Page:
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Our Flag Makes A Difference!

Robert G. Davis

A father's words help a son understand what it means to be an American.

It was a good lesson.

Of course, it was all the more special to me because it was a lesson taught by my father. Those are the best kind.

And it was hot. You could feel the heat ricocheting off the concrete as the police cars drove by with sirens screaming. They were followed by our town’s only fire truck. The volunteer fire fighters had spent the better part of two days getting her polished and ready for the 4th of July parade. I loved the truck’s bright red paint. You could see your face in it. And the silver carriage holding the long ladders with neatly folded white hose stacked across the back, it was the neatest vehicle I had ever seen.

Then came the American flag, flanked by an honor guard from our local 45th Artillery Division. Everyone stood and took off their baseball caps or straw cowboy hats. One by one, the right hand of every man, woman, and child moved in rhythm, like a wave slowly moving along the crowd that was hugging the street, until each person’s right hand rested on his heart.

A few old men in overalls and young men in uniform saluted with their hands against their forehead. Old soldiers remembering; new soldiers bound for duty. But we all saluted. It was a ritual everyone knew. And it happened time and again, year after year.

I was impressed with the sense of pride people in my town seemed to have for our flag. But I wondered why it was so important. What made it such a revered, universal icon for the generations before me? I knew it was a symbol for America, but why was it more important than, say, our state flag? We never saluted that. Yet I was just as proud to be an "Okie" as I was to be an American!

So, later in the day, after the parade, and after my family had enjoyed a wonderful feast of cold chicken, potato salad, baked beans, and homemade ice cream at our public park, I determined to ask my dad why the flag was so important to everyone. It turned out to be one of those magic moments between a father and his son.

He said, "Son, that flag tells the story of America. Every time I see it, I think of my heritage and my freedom—of your heritage and your freedom. I think of our farm. It is ours. We can own it because of that flag. I think of our church and of all the other churches in our town. We can go to any one of them because of that flag.

"I think about where we live. Your mom and I chose to live here because we were raised here, and it has been our family’s home for three generations. And we love it here. But we are free to move anytime. And when you grow up, you can live anywhere you want to in America—as long as that flag waves over every state capitol, and hangs in every school, and flies in every parade.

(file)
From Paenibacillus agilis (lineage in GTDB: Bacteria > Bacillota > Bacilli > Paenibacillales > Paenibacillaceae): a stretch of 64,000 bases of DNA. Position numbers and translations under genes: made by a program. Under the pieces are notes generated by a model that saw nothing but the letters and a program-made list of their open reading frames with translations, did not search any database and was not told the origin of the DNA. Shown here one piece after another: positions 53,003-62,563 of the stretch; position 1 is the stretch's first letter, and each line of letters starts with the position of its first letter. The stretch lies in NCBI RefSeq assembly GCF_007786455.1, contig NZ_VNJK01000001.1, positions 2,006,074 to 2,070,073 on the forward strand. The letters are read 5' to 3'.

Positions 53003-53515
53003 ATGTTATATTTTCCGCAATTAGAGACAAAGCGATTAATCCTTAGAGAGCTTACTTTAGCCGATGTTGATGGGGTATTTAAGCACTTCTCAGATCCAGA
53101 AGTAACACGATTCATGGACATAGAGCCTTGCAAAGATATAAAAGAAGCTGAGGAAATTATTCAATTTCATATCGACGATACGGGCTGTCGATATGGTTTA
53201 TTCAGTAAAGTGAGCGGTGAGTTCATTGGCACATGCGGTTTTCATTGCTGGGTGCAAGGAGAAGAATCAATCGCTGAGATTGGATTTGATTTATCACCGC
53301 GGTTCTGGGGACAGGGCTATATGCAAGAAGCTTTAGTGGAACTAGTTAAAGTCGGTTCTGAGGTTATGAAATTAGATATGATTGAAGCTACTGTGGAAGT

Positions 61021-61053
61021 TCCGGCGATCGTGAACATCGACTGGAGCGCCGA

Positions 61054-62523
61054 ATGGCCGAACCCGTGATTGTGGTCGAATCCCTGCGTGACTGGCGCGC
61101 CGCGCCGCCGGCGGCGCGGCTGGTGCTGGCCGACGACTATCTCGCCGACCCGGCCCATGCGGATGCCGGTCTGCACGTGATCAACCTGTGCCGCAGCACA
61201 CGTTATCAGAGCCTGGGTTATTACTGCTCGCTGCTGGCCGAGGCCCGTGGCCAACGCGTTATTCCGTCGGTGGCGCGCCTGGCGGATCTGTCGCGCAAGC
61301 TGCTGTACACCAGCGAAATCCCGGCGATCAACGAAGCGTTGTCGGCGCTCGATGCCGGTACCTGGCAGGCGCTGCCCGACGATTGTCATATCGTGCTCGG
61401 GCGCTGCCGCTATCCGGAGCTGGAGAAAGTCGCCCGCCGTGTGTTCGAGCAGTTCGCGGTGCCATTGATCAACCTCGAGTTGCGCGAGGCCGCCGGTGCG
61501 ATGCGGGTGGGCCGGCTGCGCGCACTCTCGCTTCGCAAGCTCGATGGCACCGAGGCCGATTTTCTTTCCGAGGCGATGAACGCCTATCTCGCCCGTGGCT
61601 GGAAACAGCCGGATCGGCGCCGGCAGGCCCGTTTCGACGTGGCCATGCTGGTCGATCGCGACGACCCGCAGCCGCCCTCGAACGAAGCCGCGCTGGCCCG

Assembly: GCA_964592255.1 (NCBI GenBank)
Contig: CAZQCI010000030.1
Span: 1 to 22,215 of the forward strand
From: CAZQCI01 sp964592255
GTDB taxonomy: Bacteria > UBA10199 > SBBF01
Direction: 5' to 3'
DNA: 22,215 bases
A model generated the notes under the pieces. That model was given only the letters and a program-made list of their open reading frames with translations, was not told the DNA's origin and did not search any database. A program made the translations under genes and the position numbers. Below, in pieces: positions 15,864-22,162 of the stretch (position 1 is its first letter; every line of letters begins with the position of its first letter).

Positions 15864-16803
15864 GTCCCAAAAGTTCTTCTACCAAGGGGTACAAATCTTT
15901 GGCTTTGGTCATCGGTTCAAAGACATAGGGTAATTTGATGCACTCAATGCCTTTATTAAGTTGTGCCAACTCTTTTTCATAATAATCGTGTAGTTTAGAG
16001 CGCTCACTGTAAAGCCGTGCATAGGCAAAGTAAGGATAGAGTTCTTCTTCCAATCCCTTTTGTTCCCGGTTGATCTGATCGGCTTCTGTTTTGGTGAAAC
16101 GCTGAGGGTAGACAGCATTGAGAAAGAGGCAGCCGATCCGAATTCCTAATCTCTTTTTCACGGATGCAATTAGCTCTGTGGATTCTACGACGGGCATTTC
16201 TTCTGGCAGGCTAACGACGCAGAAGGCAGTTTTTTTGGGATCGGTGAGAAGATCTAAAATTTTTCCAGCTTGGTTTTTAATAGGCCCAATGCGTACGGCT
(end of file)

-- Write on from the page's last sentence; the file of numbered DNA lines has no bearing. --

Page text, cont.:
"It’s a reminder that we are all Americans first. And we each share a unity as Americans that is first in importance. Everyone of us has an undivided allegiance to be Americans first—even before we are Oklahomans, or Virginians, or wherever our place of residence may be. That’s what the word United in United States means. We have a special duty to understand and preserve and defend our country first—above everything else."

He went on, "And when I see the flag I think about my father and grandfather. You see, to be free was just as important to them. I guess I realize you and I are free partly because of them—because they served their country as soldiers when it became necessary to devote their time to a greater interest than themselves. It’s the same thing we would do if it were ever required of us. And it will be the same for your sons and grandsons.

"The flag tells of great struggles, of men with such valor and courage that the ideals and honor of our country were dearer to them than their own lives. Think about that! Your grandfather was such a man. He died when your mom was three years old. He died fighting in a country where he had never been, against a people he never knew. And he did it willingly, for America. Think about what it means to be willing to give up your life because your liberty and the freedom of others are threatened. Surely, there is no greater virtue than to die for others."

Then he made it all come home so clearly to me. He said, "Son, there is something that you must also understand about being an American. You cannot be saved by the valor and devotion of your ancestors. Duty is required of every generation. If the time ever comes, the hope of America rests upon your willingness to sacrifice and endure the same as those before you have sacrificed and endured. That’s what it means to be an American. That’s what it means to be patriotic. That’s what it means to revere the great names in our history and to keep them before every generation in our schools and in our government.

"And that’s why we doff our hats and salute the flag. In its threads rests the inspiration of free men. We stand on the shoulders of giants."

Looking back on it now, I have to admit that I wasn’t sure I understood all that my dad told me that day. But I knew this—it was all of a sudden a lot more important to me that I was an American.

That was 35 years ago. And I still can’t watch a parade without placing my hand on my heart when our flag flies in front of me.

Yes, our flag makes a difference to me. A big difference!